Configuring devices from the command line is time-honoured tradition for network engineers. But for everyday operational tasks, the CLI is no longer fit for purpose.
- Device Counts are increasing
- Complex configuration – moving for 100 lines to 1000 lines of configuration.
- Moving from device-centric to path-centric and on the way to application centric.
- The command line will remain a critical troubleshooting tool for each device – hardware or software. It is not going away.
Today, networks are mostly limited to the total number of hardware devices. Soon (if not already) networks will be using software or virtual devices to replace them. Instead of a single large firewall, expect to use many small firewalls to create microsegment in the WAN, Data Centre and Campus.
IPv6 is a lesser problem of administration because of the complexity of recognising IPv6 addresses as something meaningful. i.e.
Micro segmentation is an unstoppable security need. In my view, it is a ‘good enough’ solution for patching security on Enterprise networks by reducing the effective attack surface after a compromise. Smaller segments restricts access for privilege escalation.
Command Line – as the number of devices in our networks grow, the use of the command line for operations becomes increasingly inefficient.
Feature Fetish – Equally, configuration of a
network by singly configuring each device is becoming more complex. Ten year ago, a router might have as much 100 lines of configuration and today its common to have hundreds or even thousands of lines as vendor fetishise more & more features into their products thinking that will sell more products (false premise).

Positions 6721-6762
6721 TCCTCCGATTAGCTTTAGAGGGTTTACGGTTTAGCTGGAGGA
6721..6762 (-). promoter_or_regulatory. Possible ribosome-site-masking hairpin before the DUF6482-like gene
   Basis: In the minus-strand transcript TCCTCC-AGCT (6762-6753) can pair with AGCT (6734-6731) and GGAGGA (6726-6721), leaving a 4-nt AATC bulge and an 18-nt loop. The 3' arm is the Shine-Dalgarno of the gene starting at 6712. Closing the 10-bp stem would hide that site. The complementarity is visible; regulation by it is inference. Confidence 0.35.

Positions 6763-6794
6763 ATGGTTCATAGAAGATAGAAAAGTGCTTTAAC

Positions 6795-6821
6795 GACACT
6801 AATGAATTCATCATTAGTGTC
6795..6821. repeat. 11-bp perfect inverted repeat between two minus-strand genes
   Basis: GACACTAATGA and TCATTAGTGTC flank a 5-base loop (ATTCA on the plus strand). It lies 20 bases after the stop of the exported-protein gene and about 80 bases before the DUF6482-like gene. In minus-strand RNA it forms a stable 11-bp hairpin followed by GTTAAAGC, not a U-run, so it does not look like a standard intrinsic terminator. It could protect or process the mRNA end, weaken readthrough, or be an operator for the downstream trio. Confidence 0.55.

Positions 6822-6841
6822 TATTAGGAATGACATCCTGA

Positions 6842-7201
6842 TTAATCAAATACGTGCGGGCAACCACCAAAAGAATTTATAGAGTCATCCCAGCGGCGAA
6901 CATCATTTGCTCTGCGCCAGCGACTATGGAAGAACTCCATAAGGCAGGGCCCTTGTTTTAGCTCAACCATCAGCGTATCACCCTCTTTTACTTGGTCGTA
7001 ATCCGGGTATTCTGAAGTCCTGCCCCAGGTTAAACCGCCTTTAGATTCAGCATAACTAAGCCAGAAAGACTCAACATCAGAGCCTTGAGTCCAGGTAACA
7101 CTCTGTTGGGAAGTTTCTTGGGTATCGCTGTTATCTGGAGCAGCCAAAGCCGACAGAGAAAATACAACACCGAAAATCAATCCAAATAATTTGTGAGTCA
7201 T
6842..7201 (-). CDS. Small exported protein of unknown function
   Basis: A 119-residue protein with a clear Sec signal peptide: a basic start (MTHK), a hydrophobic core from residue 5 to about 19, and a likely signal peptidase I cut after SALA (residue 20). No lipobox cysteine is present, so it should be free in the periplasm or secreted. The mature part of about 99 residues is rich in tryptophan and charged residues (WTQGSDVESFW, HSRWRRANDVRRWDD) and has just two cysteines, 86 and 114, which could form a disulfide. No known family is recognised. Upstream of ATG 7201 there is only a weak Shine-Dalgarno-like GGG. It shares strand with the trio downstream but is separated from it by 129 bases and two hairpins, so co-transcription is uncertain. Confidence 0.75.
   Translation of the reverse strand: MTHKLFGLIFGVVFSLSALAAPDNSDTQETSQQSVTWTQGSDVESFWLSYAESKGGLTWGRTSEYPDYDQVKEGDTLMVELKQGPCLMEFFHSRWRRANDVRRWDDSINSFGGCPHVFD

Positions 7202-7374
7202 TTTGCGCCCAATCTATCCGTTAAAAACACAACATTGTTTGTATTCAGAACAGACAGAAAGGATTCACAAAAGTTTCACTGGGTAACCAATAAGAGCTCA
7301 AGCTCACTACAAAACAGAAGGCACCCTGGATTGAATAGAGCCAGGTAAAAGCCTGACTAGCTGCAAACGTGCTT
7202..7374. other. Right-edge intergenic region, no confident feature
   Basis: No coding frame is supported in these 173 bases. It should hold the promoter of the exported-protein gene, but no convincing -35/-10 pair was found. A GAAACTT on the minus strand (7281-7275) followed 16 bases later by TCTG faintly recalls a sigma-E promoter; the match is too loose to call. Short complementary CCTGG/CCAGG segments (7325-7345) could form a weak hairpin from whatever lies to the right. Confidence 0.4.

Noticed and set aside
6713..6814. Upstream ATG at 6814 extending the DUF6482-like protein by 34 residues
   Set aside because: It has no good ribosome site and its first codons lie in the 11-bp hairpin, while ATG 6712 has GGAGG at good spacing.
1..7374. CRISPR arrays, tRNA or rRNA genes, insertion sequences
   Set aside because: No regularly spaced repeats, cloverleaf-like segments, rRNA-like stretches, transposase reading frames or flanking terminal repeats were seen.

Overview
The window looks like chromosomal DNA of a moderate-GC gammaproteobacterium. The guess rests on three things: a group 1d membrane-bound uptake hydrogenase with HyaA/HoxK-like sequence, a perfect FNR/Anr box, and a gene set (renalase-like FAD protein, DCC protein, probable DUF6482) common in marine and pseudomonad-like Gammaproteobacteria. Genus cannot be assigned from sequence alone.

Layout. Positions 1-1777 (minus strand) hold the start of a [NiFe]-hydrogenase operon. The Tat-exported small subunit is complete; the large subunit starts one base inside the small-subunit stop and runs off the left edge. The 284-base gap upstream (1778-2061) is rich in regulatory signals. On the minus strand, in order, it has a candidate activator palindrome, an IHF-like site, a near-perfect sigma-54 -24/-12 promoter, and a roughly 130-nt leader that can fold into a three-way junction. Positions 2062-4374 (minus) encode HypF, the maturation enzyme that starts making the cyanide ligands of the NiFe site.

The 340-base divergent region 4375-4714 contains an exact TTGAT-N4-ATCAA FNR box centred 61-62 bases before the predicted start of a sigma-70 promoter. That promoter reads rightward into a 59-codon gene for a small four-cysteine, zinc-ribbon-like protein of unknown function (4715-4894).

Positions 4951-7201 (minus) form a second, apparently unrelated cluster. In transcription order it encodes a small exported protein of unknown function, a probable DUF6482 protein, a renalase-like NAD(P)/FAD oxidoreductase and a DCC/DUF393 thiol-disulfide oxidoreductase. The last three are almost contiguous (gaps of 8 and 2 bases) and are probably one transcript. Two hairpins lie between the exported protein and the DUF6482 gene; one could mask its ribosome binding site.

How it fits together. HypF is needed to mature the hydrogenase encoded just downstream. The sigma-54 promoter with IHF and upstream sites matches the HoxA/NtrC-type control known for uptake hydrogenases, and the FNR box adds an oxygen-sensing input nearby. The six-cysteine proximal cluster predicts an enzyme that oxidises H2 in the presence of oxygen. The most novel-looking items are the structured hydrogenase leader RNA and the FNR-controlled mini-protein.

IPv6 – the days for looking at a ‘show ip route’ and easily decoding that 192.168.30.0/24 is the Glasgow office are over.
You can easily insert your own particular problems here. Most people know in their gut that CLI configuration has become unworkable, they just might not have realised it.
Path-centric & Application Focussed
Users don’t care about packets, they cares about flows and applications. Devices handle packets as part of flows. Configuring a single device requires an end-to-end knowledge of the entire path – something that the CLI isn’t good at doing because its device-centric when its needs to be end-to-end.
The EtherealMind View
Having dozens of SSH consoles open isn’t the right way to validate a network path that crosses ten or twenty network hops. Or building a QoS policy for each node with 100+ lines of configuration that is unique to that device. Consider that an external management software can present an end-to-end image of the entire network through mapping. Or use application inspection to provide real data about the bandwidth consumption and app performance.
The Command Line will remain the pre-eminent tool for troubleshooting the devices themselves. It’s not going away but it will become the domain of high level engineers with specific product skills instead of the default method of operation. In the same way that programmers build apps while users consume them, network operations will use networks via applications. Network programmers will use CLI for deployment and troubleshooting only.
The challenge for vendors is to get better at building software for management and operations. But this another article, I think.